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PostPosted: Fri Jun 09, 2017 8:42 am 
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Site Rank - Deck Hand

Joined: Thu Aug 06, 2015 12:01 pm
Posts: 7
Location: Omaha, Nebraska
To ask this of you clever guys, I first have to admit I'm a puss. My 18 is typically heavy, and even on CatTrax I can't get it all the way up on the beach without help. At my club we rent beach space and can leave our boats there, just a few feet from the water. In lighter air I like to singlehand the 18, but I'm asking for a year's worth of chiropracty trying to drag it ashore when I'm done.
I've considered using my old mainsheet blocks or a winch, but I'll have to invent something. (I hate the thought of turning a crank for ten minutes as it inches up. Oy veh.) I can screw in a sand anchor, and there's a hefty tree within 30 feet, perfectly aligned.
And the next thing: where's the safest place to attach on the stern? The back crossbar is great except the tramp's back piece is in the way. Using the gudgeons seem dicey.
Has anyone invented something brilliant? You guys are the best.


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PostPosted: Tue Jun 13, 2017 9:49 pm 
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Site Rank - Deck Hand

Joined: Wed May 18, 2016 11:44 am
Posts: 11
I struggle with this as well when I find a beach to use for a couple days or hours. Even with two people it's hard to pull it up when there's a slight embankment. I push from the bridal but that makes me nervous. For such a light boat it can be a pig


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PostPosted: Tue Jun 13, 2017 11:06 pm 
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Site Rank - Admiral

Joined: Mon Jun 02, 2003 6:10 pm
Posts: 156
Location: Folsom, CA
If you have sturdy beach wheels I've "sailed" my Hobie up the beach... but the wind has to be from the right direction and not too strong of you can flip it!


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PostPosted: Wed Jun 14, 2017 6:54 am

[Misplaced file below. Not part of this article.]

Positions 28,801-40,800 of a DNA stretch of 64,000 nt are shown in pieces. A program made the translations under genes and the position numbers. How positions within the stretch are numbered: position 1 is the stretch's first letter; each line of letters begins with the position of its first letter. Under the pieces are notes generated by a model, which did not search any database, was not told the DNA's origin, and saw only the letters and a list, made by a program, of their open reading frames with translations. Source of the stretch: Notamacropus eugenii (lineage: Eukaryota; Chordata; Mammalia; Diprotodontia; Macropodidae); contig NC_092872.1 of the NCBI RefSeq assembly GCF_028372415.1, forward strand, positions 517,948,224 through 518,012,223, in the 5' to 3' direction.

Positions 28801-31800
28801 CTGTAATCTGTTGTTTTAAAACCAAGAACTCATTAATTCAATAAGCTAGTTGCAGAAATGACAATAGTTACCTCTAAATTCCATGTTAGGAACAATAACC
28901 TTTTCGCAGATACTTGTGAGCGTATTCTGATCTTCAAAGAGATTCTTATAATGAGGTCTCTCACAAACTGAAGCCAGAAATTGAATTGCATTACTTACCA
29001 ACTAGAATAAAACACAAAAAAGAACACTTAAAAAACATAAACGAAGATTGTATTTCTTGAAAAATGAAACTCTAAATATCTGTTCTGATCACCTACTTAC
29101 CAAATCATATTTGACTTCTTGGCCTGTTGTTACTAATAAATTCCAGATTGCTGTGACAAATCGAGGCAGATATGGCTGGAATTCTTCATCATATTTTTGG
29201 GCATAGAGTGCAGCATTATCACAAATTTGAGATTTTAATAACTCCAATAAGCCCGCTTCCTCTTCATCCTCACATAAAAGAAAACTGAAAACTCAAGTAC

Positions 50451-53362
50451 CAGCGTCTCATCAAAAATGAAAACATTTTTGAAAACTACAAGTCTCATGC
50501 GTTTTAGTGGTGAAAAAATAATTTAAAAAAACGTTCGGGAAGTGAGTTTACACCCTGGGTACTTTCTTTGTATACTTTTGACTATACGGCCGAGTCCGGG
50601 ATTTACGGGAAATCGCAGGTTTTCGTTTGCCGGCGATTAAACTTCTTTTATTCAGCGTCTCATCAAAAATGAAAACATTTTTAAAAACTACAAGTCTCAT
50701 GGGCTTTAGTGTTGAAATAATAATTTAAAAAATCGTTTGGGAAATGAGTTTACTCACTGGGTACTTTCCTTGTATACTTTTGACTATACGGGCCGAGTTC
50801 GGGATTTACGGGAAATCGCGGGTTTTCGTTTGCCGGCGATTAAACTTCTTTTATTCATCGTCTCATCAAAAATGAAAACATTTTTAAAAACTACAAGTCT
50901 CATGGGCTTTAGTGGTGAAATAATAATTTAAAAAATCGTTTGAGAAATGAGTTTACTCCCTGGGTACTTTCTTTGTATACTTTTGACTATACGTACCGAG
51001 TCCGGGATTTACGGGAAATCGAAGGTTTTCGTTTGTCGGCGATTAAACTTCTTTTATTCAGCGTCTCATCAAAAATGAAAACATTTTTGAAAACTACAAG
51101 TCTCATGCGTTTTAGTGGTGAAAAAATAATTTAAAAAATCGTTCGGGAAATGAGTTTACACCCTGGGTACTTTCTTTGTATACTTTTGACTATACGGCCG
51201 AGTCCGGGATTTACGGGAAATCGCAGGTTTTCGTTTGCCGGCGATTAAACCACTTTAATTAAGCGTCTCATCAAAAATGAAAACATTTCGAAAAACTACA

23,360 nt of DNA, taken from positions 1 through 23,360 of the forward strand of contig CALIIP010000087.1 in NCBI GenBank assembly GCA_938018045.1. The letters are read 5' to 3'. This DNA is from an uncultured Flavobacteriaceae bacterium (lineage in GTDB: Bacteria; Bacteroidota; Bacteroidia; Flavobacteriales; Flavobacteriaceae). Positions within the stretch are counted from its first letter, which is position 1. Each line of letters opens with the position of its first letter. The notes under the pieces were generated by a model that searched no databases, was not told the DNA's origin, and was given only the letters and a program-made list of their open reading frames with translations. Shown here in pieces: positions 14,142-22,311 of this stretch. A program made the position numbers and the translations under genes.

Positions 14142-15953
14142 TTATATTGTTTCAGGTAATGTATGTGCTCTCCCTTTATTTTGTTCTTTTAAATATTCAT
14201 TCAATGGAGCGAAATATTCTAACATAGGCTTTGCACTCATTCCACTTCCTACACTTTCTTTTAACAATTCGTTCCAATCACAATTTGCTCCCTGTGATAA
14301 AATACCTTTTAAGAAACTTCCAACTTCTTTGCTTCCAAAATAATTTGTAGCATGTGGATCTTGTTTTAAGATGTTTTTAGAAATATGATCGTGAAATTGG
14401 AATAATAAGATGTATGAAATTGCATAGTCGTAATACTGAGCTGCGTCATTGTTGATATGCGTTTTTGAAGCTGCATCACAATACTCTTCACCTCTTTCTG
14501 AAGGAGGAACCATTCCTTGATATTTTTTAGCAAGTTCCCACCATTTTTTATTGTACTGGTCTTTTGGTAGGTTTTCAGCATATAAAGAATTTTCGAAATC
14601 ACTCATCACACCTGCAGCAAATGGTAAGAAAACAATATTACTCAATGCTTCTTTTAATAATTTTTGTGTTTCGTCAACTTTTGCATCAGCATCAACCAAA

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Site Rank - Old Salt

Joined: Mon May 09, 2005 10:25 am
Posts: 3193
Location: Jersey Shore
You can probably shave 50-75 Lbs off the boat if you remove as much gear as possible before moving it up the beach - dagger boards, sails, boom, blocks, life jackets, etc. It's not a huge amount, but every bit helps.

To connect to the rear crossbar, I would create a simple bridle with a loop in the center and then tie each end to the rear crossbar. You can tie around the crossbar at the gap between the rear tramp lacing strp and the inboard side of each hull. Unless your beach is very steep, I would suspect a block and tackle with a 2:1 or maybe 3:1 purchase would be all that's needed. The trick will be balancing the boat on the wheels, steering it, and pulling the line single handedly.

sm


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PostPosted: Wed Jun 14, 2017 8:25 am 
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Site Rank - Deck Hand

Joined: Thu Aug 06, 2015 12:01 pm
Posts: 7
Location: Omaha, Nebraska
I fashioned a test rig using 3:1 blocks I had around. Anchored one end in the sand. I used some junk rope, not wanting to buy 75 ft of good line just for a test. I pulled in a few feet, the rope was too stretchy, a wholly insufficient carabiner broke and the whole rig shot like a cannon towards the boat. My wife, who was still gathering gear off the tramp, didn't even look up as she said, "How close did that come to my head?"

:shock:

Club nixed my idea of sinking a 4x4 post for a winch.

SRM, you're right about clearing the deck first. It does help, as does making sure the beach wheels are well inflated. But it's still not enough. I'll commit to proper line and gear and give it another go. Steering is easy enough; I just need to keep the stern up so it doesn't bulldoze through the sand.


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